Professional investors see the stock market higher than it should be and likely to lose one of its key supports, according to a closely watched sentiment gauge.
A net 46 percent of respondents to the latest Bank of America Merrill Lynch Fund Manager Survey consider stocks "overvalued," the biggest gap ever recorded in the survey, which dates to the mid-1990s.
At the same time, investors are lowering their expectations for corporate earnings, which have been strong this year and helped give the bull market fresh legs. A net 33 percent believe profits will improve over the next 12 months, which is down 25 percentage points in 2017 and at the lowest level since November 2015.
Corporate America is coming off a strongly positive earnings season, with bottom-line profits on track to grow 10.2 percent as 73 percent of S&P 500 companies topped analyst expectations, according to FactSet. That comes after first-quarter growth of nearly 14 percent.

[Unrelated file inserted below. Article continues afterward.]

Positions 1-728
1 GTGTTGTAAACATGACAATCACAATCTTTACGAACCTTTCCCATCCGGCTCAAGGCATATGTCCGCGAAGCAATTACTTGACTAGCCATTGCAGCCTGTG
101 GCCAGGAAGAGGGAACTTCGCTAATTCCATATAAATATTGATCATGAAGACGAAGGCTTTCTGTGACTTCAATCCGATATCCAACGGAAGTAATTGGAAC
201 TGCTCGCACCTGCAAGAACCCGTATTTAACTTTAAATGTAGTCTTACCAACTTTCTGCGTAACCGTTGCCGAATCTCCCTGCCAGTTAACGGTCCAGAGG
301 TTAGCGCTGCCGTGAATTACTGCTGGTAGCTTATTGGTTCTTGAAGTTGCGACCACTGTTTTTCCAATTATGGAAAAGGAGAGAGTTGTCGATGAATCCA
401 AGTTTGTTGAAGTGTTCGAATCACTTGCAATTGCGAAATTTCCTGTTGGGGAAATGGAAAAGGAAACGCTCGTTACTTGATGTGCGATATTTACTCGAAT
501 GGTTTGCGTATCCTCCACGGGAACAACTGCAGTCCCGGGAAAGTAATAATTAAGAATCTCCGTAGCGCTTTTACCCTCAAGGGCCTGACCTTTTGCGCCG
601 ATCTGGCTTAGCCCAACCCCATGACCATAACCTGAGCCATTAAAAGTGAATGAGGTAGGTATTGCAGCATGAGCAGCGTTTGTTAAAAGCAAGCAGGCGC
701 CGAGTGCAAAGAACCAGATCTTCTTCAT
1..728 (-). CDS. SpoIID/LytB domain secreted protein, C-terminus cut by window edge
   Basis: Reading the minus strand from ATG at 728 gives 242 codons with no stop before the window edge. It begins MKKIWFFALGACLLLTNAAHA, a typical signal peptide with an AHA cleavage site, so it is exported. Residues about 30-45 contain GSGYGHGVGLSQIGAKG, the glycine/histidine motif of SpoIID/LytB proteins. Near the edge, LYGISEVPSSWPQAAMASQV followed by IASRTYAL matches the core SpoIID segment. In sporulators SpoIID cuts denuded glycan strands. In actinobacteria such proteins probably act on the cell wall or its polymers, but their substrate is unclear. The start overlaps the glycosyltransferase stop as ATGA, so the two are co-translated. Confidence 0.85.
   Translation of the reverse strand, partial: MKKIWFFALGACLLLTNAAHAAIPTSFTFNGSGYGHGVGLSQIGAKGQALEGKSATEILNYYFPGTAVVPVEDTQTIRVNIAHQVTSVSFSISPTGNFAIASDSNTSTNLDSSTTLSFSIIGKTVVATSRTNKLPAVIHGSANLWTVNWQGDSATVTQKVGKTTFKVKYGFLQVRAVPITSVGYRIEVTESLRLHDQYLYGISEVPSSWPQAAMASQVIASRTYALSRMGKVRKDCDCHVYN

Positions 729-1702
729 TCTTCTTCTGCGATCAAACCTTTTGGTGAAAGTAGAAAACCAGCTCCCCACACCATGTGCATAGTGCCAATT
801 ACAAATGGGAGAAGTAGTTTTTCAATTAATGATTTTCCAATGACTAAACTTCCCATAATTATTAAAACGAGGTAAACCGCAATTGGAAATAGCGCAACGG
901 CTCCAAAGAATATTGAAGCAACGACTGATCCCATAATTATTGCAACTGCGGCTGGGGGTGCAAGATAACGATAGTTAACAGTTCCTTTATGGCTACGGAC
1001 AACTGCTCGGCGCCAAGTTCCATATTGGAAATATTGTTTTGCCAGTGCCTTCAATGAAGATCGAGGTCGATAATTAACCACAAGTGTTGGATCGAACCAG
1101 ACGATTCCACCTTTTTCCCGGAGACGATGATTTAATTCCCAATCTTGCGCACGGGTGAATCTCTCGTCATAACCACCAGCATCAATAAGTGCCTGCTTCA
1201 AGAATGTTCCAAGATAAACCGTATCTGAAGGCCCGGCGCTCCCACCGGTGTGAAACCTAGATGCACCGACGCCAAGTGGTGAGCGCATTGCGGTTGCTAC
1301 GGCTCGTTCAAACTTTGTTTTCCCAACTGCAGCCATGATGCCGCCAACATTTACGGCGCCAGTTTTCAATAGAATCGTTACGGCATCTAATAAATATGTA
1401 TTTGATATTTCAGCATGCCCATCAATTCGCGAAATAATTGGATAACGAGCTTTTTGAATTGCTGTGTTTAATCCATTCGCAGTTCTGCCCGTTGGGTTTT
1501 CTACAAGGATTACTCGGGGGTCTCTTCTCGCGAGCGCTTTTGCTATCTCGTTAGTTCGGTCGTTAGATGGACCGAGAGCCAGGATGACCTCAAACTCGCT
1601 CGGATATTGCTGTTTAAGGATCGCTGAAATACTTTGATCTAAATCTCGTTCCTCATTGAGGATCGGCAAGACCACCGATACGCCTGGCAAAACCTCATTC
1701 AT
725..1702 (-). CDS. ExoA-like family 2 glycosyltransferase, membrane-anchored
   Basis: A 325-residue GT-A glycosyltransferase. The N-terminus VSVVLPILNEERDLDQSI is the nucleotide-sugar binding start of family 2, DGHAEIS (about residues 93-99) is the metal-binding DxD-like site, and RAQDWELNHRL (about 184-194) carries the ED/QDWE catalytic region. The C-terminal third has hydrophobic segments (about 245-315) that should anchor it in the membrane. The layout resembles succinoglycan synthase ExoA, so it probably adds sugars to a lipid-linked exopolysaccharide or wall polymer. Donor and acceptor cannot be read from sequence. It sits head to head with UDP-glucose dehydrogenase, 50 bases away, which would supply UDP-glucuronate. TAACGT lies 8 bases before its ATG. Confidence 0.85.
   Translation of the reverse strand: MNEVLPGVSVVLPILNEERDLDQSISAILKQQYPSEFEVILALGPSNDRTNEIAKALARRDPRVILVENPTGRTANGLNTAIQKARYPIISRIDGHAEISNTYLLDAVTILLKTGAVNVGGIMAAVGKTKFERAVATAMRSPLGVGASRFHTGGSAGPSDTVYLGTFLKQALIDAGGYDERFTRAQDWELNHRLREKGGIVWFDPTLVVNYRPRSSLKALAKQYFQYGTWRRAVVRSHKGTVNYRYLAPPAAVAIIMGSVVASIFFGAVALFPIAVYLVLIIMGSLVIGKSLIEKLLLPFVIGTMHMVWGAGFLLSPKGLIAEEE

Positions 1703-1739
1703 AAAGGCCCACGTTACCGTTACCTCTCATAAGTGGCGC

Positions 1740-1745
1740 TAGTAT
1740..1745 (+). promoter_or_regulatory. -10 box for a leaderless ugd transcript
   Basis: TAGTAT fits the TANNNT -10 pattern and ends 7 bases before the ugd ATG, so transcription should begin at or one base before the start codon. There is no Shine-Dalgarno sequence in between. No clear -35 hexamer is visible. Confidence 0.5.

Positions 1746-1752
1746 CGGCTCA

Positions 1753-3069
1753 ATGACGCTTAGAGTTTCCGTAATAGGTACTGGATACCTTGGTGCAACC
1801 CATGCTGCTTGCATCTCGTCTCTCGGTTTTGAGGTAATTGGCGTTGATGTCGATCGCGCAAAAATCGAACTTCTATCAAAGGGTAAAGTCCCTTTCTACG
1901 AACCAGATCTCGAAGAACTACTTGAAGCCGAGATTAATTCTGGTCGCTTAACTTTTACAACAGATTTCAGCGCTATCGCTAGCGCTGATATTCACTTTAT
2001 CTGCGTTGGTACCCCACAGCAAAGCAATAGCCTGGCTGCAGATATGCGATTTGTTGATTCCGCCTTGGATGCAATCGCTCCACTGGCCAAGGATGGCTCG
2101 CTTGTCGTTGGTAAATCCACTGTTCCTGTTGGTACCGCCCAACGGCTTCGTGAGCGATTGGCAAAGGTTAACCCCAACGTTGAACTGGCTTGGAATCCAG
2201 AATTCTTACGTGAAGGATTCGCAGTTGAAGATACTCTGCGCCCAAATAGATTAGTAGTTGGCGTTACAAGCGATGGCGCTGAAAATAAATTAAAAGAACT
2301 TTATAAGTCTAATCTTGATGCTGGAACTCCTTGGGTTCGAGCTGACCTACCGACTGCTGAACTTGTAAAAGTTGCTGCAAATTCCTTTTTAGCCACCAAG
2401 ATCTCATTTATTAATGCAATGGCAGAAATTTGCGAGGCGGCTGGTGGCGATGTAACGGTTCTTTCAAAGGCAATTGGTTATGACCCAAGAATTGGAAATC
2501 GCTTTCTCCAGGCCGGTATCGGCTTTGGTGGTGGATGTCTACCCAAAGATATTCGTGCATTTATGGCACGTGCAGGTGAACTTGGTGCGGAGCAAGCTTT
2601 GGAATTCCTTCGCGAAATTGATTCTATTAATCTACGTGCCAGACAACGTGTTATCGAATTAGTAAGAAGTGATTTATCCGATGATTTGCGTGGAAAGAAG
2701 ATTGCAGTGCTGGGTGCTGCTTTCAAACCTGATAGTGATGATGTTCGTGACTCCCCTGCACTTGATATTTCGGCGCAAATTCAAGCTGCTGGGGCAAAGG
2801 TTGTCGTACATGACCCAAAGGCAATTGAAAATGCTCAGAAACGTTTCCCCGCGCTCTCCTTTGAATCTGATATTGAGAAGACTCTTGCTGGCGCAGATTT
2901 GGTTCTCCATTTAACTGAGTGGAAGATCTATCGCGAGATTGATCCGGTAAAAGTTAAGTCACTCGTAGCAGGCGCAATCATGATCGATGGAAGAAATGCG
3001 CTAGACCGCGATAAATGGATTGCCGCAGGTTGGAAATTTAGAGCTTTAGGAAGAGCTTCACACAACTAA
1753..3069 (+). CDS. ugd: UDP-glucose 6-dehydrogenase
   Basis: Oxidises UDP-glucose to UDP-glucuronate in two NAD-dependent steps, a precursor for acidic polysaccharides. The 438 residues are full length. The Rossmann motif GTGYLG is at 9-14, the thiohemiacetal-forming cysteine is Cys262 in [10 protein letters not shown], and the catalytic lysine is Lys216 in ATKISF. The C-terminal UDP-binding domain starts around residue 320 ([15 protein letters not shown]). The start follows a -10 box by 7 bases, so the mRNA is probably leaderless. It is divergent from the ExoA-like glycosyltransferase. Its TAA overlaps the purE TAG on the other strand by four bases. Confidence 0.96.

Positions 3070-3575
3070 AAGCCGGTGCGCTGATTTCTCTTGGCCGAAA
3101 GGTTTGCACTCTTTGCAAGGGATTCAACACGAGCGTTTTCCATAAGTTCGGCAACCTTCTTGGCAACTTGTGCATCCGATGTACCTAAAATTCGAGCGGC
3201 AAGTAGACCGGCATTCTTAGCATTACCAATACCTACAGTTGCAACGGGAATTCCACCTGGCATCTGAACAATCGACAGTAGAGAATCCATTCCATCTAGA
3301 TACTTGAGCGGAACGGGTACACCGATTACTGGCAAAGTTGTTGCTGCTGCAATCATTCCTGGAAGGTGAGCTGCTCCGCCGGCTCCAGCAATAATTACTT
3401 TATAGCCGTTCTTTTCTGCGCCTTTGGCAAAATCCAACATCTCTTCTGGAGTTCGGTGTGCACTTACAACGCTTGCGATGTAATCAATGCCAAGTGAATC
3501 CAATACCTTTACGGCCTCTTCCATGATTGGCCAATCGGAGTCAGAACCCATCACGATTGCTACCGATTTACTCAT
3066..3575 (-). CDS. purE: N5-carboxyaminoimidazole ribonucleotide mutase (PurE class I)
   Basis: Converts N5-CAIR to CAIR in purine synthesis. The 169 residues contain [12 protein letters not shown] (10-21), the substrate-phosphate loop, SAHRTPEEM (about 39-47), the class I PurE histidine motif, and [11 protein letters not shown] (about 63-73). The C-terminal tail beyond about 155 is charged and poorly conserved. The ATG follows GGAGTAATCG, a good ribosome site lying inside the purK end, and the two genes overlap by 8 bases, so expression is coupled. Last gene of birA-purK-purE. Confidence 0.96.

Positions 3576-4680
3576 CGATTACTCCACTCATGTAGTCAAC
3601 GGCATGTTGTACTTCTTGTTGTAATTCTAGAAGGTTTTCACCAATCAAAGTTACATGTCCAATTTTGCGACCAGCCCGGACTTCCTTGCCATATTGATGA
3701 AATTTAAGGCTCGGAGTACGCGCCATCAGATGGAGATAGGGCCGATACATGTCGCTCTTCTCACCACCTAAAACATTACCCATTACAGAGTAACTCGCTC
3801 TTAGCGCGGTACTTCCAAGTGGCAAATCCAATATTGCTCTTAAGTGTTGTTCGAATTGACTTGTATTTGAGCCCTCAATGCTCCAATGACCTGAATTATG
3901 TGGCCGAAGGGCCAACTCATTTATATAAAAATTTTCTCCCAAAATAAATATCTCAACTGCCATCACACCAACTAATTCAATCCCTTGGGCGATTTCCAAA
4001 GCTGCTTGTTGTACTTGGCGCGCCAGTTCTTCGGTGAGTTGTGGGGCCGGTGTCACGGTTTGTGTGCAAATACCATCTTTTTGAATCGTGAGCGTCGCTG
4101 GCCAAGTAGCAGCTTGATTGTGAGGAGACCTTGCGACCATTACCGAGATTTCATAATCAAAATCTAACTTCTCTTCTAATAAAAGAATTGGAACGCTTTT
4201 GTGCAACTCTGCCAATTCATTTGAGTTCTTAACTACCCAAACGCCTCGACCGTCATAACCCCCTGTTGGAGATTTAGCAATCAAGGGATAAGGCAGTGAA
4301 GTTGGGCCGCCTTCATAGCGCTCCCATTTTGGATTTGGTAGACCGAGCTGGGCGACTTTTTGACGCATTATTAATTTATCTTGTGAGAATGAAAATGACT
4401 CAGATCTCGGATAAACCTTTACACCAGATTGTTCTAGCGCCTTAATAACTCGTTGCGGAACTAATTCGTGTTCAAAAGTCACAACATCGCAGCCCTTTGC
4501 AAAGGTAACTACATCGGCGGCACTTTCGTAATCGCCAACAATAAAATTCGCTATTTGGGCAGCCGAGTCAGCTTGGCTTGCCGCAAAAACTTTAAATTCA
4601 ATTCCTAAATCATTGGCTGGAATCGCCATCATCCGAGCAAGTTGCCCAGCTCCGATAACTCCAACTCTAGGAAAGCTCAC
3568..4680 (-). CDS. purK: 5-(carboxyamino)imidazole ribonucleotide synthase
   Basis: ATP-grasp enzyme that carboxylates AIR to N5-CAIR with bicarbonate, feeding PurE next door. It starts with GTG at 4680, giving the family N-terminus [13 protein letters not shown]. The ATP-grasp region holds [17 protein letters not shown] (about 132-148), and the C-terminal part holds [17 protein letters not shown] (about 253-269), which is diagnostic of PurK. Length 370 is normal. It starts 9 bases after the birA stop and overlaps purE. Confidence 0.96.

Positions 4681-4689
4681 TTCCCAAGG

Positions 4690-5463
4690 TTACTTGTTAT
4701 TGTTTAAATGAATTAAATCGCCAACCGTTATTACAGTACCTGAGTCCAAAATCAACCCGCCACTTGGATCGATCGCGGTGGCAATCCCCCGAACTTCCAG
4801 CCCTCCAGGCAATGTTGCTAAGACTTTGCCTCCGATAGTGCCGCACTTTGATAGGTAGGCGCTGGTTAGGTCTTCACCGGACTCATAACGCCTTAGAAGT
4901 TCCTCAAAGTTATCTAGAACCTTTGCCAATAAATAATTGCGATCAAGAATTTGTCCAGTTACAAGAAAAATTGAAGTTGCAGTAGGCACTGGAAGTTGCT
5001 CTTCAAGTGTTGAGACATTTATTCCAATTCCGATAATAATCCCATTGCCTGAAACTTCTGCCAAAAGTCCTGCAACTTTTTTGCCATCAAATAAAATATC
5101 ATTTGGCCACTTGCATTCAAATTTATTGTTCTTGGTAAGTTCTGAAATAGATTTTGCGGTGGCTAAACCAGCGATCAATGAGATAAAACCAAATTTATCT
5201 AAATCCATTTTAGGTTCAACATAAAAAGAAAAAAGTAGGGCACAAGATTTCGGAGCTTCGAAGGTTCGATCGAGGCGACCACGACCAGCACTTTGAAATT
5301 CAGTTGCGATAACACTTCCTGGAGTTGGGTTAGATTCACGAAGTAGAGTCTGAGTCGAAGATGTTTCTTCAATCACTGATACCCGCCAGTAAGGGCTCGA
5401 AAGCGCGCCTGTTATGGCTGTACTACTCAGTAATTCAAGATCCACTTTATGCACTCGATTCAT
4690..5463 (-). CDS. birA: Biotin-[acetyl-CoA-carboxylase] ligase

The current outlook is for respective 5.2 percent and 11.2 percent gains in the final two quarters of the year. However, the earnings beats aren't doing much good — companies that are topping estimates actually have seen slight price declines in the ensuing days after reporting, something that hasn't happened in six years.
"Investors' expectations of corporate profits have taken an ominous turn this year, which is a warning sign for equities over bonds, high yield over investment grade, and cyclical sectors over defensive ones," Michael Hartnett, chief investment strategist at BofAML, said in a statement "Further deterioration is likely to cause risk-off trades."
The turn in fund manager sentiment comes amid a bevy of warnings from big market names that there's danger ahead.